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To Russia, with love
           By SAM SEJAVKA  

Shortly after Christmas last year, I received a phone call from a stranger, Philip Birzulis, an Australian-Latvian visiting from Riga. He asked me if I knew I had an aunt living in Siberia.

I was aware my father Vilis' only sibling, Marija, had been sent there from Latvia during the waves of deportation that followed the Second World War. I knew little else. I had only a sketchy impression of her story. The phone call was to change that.

Since my father's death in 1980, I had attempted to contact Marija and her offspring; my letters were translated by Latvian acquaintances, and posted using near to illegible addresses transcribed from the back of old envelopes. I received no replies. But they were desultory efforts. Melbourne is a long way from Latvia and my ancestry there seemed to have no direct relevance to my life here. I have always kept an eye on the tiny nation's affairs and I wear the Namejs' ring my father gave me. But that was the extent of the relationship.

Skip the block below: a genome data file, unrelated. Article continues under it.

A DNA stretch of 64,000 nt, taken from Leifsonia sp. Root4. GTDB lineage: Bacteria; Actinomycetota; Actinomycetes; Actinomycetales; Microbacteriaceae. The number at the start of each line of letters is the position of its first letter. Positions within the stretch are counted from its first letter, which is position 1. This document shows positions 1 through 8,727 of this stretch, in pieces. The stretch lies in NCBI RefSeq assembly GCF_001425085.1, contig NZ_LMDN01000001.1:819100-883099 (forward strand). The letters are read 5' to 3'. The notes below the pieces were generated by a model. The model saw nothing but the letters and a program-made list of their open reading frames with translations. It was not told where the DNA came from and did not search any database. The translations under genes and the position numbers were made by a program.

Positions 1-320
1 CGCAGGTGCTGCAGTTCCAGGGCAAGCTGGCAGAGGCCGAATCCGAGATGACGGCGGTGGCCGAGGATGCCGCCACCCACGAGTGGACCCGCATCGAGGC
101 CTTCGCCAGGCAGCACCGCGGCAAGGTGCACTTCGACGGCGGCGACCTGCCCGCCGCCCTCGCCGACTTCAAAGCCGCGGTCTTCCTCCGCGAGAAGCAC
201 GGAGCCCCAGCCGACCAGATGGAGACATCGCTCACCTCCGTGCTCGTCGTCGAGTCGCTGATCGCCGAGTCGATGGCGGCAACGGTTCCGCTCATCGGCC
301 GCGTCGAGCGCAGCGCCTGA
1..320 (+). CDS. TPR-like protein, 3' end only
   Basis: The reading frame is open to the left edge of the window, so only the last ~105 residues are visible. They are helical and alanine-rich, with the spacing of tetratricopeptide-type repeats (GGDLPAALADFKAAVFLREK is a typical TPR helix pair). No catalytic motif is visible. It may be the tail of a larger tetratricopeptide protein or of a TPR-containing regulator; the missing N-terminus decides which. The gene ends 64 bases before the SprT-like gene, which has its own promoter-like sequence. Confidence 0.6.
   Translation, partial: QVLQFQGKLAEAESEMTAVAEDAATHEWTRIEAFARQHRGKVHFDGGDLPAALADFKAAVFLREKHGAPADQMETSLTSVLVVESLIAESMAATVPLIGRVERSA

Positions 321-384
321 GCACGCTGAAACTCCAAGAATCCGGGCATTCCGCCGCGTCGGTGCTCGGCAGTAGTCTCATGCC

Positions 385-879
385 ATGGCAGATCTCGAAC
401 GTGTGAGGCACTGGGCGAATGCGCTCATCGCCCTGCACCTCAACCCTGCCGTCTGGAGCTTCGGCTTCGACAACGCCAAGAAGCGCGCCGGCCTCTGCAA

My father was a conscript in the Latvian Legion of the SS that retreated along the eastern front before the Red Army. He spent the years directly after the war in a displaced persons camp, emigrating to Australia in 1950.

He died before I developed an interest in the stories of his past, but I know he was a recidivist deserter and spent a lot of time digging trenches. He permanently damaged his kidneys lying in the snow feigning death while Russian troops passed nearby. In the aftermath of the war, on the black market, he had his papers altered to read Wehrmacht rather than SS, and had a tell-tale tattoo removed. Though his was strictly a fighting unit, the SS designation would still have been enough to complicate his emigration plans.